Corporations: the AI Apocalypse

Kent Dahlgren
3 min readJan 28, 2021


Popular opinion dictates that artificial intelligence is “scary” and worries about the potential for an AI apocalypse.

But I posit that the “AI apocalypse” has been here for a few hundred years, and the tide has begun to turn in the favor of the little guy.

Corporations are forms of AIs, and I’ll prove it:

Says Stewart Kyd (1793–1794), in “A Treatise on the Law of Corporations:”

“…a collection of many individuals united into one body, under a special denomination, having perpetual succession under an artificial form, and vested, by the policy of the law, with the capacity of acting, in several respects, as an individual, particularly of taking and granting property, of contracting obligations, and of suing and being sued, of enjoying privileges and immunities in common, and of exercising a variety of political rights, more or less extensive, according to the design of its institution, or the powers conferred upon it, either at the time of its creation or at any subsequent period of its existence.”

Sounds like technology, doesn’t it? That’s because it is.

Language is our most advanced technology, and law is a weaponized expression of linguistics.

Ergo, corporations are an expression of an “artificial intelligence” and the AI apocalypse has been running for the past few centuries.

a·poc·a·lypse (noun)

an event involving destruction or damage on an awesome or catastrophic scale.

Framed thus, it’s time to reconsider the dramatically destructive events of the past few hundred years, no?

This story has a good ending: the corporate structure has merit, but the landscape is dominated by a small number of top-heavy AIs (corporate entities).

It’s healthy to allegorically assess corporations as biological forms; they have a diet (the consumption of markets), they have pheromones (forms of hard and soft capital inclusive to money), and they have a religion (the necessity for blood sacrifice — resource consumption inclusive to the death of humans in some industries).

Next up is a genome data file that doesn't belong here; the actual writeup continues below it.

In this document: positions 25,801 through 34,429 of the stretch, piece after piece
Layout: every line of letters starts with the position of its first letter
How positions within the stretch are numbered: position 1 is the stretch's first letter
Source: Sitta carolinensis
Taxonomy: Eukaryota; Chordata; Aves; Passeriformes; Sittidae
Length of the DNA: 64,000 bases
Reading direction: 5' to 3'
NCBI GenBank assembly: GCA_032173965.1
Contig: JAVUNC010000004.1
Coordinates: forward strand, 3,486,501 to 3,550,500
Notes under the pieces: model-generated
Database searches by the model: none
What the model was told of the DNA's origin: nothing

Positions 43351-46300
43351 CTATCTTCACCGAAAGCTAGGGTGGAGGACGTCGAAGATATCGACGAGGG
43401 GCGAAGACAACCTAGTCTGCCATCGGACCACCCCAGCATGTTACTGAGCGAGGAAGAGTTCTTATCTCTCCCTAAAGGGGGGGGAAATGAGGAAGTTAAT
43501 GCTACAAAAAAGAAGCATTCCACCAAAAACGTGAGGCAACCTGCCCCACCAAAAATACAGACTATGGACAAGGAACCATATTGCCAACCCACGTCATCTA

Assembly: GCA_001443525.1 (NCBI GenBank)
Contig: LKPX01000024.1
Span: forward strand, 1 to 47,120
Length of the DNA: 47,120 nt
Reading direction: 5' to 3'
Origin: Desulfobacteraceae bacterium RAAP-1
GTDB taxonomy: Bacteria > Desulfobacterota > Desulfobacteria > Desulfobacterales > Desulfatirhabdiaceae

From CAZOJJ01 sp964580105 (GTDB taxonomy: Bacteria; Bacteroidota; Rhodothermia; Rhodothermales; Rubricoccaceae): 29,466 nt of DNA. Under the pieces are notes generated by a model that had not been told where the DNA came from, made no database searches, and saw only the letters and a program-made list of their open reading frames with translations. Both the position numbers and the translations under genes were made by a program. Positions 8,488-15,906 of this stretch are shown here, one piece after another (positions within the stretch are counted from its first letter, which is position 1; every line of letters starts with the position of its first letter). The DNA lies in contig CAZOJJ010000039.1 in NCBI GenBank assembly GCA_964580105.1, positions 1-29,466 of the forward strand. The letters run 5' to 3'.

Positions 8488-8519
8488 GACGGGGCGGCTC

If I were a theologian I may be inclined to recalibrate my understanding of John the Elder’s Christian book of Revelation to consider that the so-called Anti-Christ may simply be a modern corporation, rather than a specific human being.

In any case: the AI apocalypse has been running for a few hundred years, and things are beginning to swing in favor of the little guy.


As a life form, they are insufficiently diverse to the detriment of the broader ecosystem. They are no keystone species. Indeed, they seem to delight in the consumption of “keystone” corporate species as they stagger drunkenly towards destruction.

And in their drunkenness, (and as a religion), the corporations have revealed themselves as little more than a death cult.

The people are over it, deftly adopting the instruments of the corporate entity in a manner more nimble, quick, and competitive than the large entities can muster: the allegorical equivalent of a warrior skilled in the use of a short blade up close and personal with an opponent carrying a large caliber rifle.

In other words: the AI apocalypse is almost over.

It’s not the end; it’s the beginning, but yeah. It’s gonna be pretty ugly for a while, as people re-learn how to walk on their own.

Have I mentioned how much I love fiction?

This is a good watch by a gifted scifi author (who also nicely and hilariously eviscerates most transhumanism as a repackaged form of Christianity).



Kent Dahlgren

Product management fix-it guy. World-famous people skills. Extremely small hands. (edit) marketing lady says I’m also supposed to say “CEO of software company”